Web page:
Wow. It's too bad this extraordinary box set will probably never garner the recognition and accolades it deserves. The relatively high price and the fact that the name Keystone isn't well known like other small jazz labels works against any widespread recognition. This collection has been reviewed already, so I won't repeat the same information and waste time and space. But one thing is certain--this music rates 5 "stars"--maybe more if it was possible. I'm surprised and a bit saddened that more jazz fans haven't made some noise about this fine collection of music. Released over a year ago (2013), this should've been a contender for jazz reissue of the year.
I'm writing this to hopefully, in my own small way, bring this fine set of 1940's era jazz to more jazz lover's attention. This is an example of a living breathing moment, when jazz was moving away from traditional Dixieland/swing styles into the be-bop era. Across these eleven discs you'll hear both styles. And besides some great jazz, you're also hearing the period when music was morphing, moving ahead, and away from the seeming constraints of traditional swing style jazz. This was ( and still is) a major turning point in jazz, and you're there when the changeover is happening. A good example of this musical shift is on Disc 1. Listen to George Hartman's Dixieland jazz, and then listen to vocalist Dinah Washington with Lionel Hampton's band. You can hear the change from traditional jazz to something newer. Also listen to Roy Eldridge's "I Want To Be Happy", which combines both older and newer styles of music.
Included are sides by Lester Young, Dinah Washington, Roy Eldridge, George Hartman, Coleman Hawkins, Charlie Shavers, Pete Brown, Billy Taylor, Red Norvo, Chubby Jackson, Barney Bigard, Milt Hinton, J.C. Heard, Bud Freeman, Ted Nash, Juan Tizol, Benny Carter, Lennie Tristano, Ann Hathaway, Neal Hefti, Red Rodney, and a number of other well and lesser known artists.
The Fresh Sounds label has done right by this music. The digitally remastered sound has done small wonders for the 1940's era 78 rpm recordings--clean and more open sounding without any digital harshness--the authenticity hasn't been smothered by a modern approach. But you can hear the limitations of the recording process (hiss/lack of dynamics) of the era, plus the sources used aren't, after all this time, pristine. The discs slip into glossy jackets with photos and song information on the front and back sides. The eleven jackets fit inside their own (glossy) slipcase which then fits inside the well done outer box slipcase. Plus there's a small 40's era-looking poster with photos of the musicians with name and instrument for each--a nice touch. But along with the great music is an equally great 124 glossy page (!) booklet. It contains the story of Keynote Records along with an essay on jazz fan Harry Lim, who was responsible for recording and documenting jazz in the 1940's for the label. The albums he recorded soon became collector's items and are hard to find today. The story of the music and the early years of the label is laid out in wonderful detail, and continues with Lim recording so much great music. Also included is recording information for each track along with brief (but well written and intelligent) information (mostly taken from Down Beat and Metronome) on the various musicians. And when you include the many great period photos, well, this is one of the best booklets I've ever come across, and an example of how things should be done.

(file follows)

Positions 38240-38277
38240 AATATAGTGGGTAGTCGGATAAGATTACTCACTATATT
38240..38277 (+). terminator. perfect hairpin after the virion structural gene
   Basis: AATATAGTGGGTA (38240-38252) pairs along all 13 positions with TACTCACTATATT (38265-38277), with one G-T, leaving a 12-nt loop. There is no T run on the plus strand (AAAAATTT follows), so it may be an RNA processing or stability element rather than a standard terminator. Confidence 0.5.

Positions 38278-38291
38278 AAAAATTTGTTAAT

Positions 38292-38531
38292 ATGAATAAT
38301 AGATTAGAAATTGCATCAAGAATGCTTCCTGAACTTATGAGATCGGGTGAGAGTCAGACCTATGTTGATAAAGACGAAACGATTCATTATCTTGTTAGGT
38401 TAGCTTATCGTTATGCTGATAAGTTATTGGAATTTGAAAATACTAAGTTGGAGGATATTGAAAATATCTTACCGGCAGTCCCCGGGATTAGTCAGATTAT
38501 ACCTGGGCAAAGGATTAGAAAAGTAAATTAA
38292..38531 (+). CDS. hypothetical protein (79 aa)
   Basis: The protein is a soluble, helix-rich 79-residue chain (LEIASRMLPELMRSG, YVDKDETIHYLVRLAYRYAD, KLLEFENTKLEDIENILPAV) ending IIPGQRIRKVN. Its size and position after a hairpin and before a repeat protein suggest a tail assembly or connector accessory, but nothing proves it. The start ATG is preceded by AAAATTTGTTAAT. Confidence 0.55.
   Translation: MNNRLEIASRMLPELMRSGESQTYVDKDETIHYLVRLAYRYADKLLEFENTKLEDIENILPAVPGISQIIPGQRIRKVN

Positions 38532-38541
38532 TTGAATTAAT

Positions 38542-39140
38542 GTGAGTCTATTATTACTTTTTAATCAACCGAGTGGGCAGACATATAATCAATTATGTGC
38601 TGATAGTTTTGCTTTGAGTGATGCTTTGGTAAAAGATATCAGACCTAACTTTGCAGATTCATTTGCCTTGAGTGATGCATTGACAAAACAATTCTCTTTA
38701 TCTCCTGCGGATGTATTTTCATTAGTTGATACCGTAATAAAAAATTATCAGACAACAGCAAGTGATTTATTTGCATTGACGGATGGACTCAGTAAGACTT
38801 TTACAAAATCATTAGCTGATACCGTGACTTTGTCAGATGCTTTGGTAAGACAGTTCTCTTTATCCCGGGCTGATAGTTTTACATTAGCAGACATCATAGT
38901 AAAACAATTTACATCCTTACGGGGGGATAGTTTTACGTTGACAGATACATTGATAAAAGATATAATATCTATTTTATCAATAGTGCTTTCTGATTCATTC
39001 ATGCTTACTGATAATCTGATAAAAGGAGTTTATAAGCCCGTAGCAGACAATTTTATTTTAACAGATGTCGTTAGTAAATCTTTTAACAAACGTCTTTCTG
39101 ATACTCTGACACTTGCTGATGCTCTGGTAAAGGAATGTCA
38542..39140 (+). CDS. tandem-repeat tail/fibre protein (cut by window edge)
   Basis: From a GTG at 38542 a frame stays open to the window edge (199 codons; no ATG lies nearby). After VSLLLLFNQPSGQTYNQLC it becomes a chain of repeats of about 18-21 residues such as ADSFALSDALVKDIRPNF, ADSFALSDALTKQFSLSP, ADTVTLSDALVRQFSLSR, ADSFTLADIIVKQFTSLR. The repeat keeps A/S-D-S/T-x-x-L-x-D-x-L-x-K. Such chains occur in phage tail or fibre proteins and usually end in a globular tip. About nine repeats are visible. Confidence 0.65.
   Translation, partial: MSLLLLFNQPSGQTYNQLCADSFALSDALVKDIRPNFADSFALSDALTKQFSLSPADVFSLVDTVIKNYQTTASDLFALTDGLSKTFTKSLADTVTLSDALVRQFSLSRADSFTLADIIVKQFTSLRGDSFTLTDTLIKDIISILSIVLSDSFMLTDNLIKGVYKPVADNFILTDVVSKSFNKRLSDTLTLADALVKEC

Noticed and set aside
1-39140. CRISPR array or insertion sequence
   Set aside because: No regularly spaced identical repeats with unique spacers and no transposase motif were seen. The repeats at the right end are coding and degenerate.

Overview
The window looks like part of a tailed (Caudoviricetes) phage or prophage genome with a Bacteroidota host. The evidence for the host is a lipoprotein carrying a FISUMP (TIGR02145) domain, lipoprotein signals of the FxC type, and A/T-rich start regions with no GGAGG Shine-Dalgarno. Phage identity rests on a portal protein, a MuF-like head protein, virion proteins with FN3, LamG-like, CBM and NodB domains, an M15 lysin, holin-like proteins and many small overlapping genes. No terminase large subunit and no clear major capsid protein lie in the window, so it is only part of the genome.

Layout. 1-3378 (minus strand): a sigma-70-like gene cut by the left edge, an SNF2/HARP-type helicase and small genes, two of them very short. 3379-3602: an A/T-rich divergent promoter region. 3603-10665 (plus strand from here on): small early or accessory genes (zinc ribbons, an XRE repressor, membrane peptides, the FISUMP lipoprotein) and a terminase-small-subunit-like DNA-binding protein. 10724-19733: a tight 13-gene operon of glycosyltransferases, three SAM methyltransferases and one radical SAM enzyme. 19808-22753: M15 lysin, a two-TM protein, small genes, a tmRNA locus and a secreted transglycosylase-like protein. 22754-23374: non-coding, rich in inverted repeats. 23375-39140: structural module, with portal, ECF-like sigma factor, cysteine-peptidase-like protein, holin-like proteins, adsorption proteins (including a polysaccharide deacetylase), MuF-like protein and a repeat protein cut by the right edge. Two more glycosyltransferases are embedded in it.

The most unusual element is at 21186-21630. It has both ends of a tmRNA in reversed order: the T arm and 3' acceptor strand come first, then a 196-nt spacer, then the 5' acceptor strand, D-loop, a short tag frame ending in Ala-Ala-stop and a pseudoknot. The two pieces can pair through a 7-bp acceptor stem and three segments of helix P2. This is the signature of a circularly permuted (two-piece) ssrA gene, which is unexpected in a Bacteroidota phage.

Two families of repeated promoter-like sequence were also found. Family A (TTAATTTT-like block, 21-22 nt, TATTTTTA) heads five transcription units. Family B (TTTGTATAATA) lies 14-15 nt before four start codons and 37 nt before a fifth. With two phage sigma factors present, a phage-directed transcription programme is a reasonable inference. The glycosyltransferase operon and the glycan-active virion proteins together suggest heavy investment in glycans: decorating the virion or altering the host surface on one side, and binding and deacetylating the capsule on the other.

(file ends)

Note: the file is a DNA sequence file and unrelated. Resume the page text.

So I'm hoping more jazz fans will somehow come across this and other reviews of this seminal collection of jazz. No one's jazz library can be called "complete" and/or definitive without this box set. How often can you witness a living, breathing change in a musical genre into new, uncharted territory before your own ears?
And while I'm at it, you might also want to check out "Jazz On Disques Vogue" (Sony/Vogue Legacy), a 20 CD set of good/great jazz from both American and French jazz artists. This is another box set that has set packaging standards very high, plus the sound taken from these old 78 rpm vinyl albums is as good as they're likely to ever be. There's occasional surface noise and other anomalies throughout the set, but the jazz is unassailable. And unlike the Keystone set, this set can be found for well under fifty dollars as I write this. Jazz fans will find much to like all through this outstanding collection from the Vogue label. An undiscovered treasure for jazz fans.